TIP: It’s more important to get something tangible done for your client even if it’s reduced to a simpler form in order to reach your objective.
TIP: Don’t start from scratch. Create your product based on the template you’ve already designed in-house. This makes for fewer hiccups through the process.
TIP: Don’t think too hard, too long. Think Iron Chef in Kitchen Stadium. Upon the secret ingredient being revealed, the chefs outline their meals within minutes; Apply the same approach with your Urgent Project.

4. Brainstorm the Project. Outline the options as the needs should already be defined. When you’re in a box with a tight deadline, brainstorm within that box.  A focused brainstorming session may lead to innovative solutions, but be sure this innovation doesn’t lead you astray.

What’s the Time Frame? Break down components to understand how much time is allowed per stage. Components include concept, design, & prototype.

  • Concept the product: Donate less than 25% of your total time to this area.
  • Design includes illustration or product parameters: Dedicate ~25% of your total time to this area
  • Prototype includes building the product based on the defined design parameters: This is where you’ll spend most of your time.

TIP: Always Remember You’re Under a Deadline.
TIP: Build in a time fudge factor. If there are any tweaks that need to be made along the way, you’ll have a little wiggle room, but be mindful of the clock.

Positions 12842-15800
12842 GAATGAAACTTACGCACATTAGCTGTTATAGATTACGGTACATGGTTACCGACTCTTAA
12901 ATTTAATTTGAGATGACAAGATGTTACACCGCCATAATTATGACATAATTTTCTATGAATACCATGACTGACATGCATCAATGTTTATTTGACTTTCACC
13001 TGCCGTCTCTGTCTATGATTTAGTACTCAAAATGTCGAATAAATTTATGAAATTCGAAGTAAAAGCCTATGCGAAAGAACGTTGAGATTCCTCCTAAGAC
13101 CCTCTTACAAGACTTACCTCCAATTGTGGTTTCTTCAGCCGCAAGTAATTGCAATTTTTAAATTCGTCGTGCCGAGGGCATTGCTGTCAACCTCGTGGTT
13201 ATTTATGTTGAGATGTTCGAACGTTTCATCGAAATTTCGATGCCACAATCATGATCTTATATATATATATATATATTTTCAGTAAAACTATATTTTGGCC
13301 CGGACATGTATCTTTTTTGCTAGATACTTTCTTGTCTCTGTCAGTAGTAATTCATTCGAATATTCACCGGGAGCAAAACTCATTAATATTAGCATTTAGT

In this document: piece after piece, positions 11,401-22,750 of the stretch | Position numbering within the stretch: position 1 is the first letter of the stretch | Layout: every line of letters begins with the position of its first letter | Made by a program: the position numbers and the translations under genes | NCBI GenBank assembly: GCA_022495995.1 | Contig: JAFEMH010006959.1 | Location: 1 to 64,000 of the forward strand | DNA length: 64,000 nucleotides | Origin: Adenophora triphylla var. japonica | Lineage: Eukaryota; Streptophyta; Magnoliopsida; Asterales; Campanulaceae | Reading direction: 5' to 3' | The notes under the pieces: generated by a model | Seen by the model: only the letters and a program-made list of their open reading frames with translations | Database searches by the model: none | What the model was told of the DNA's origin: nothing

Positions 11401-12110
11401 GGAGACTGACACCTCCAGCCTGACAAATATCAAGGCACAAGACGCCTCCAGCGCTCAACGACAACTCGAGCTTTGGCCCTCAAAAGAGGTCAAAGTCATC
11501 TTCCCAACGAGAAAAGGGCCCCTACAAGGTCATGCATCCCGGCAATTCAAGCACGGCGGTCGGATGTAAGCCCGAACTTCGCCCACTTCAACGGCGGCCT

5. Review Think of your customer as a personal buyer for her customers. Constantly asking questions along the way will help fuel your inspiration to provide your customer the best product you know how to make. It’s essential to know how to feed the dialog to maintain and nourish your new partnership.

  • Does the product/service fulfill the parameters the customer outlined?
  • Does the product fall within the current color trends and buying trends?
  • Does the product work for the customer’s customer?

Flexibility is key when striving to make yourself and your client happy. Our flexibility can be found our willingness to embrace the challenge of looming deadline, create entirely new illustrations, and build the tote with skills and materials we already had in the studio

Innovation was the by-product of the new illustrations, the materials we had on hand, and tweaks to the templates we already had in-house.

By eliminating the ego and brainstorming the project with the end client in mind, the result should be an invigorating and exciting project you want to showcase to the World.

6. Celebrate: One must always celebrate. This was a huge project that deserved a mini celebration. Wine is our choice for libation and relaxation on the deck is our form of quiet celebration.

What have you done that deserves a celebration?

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Follow Up Article: Working with the Client to Ensure Success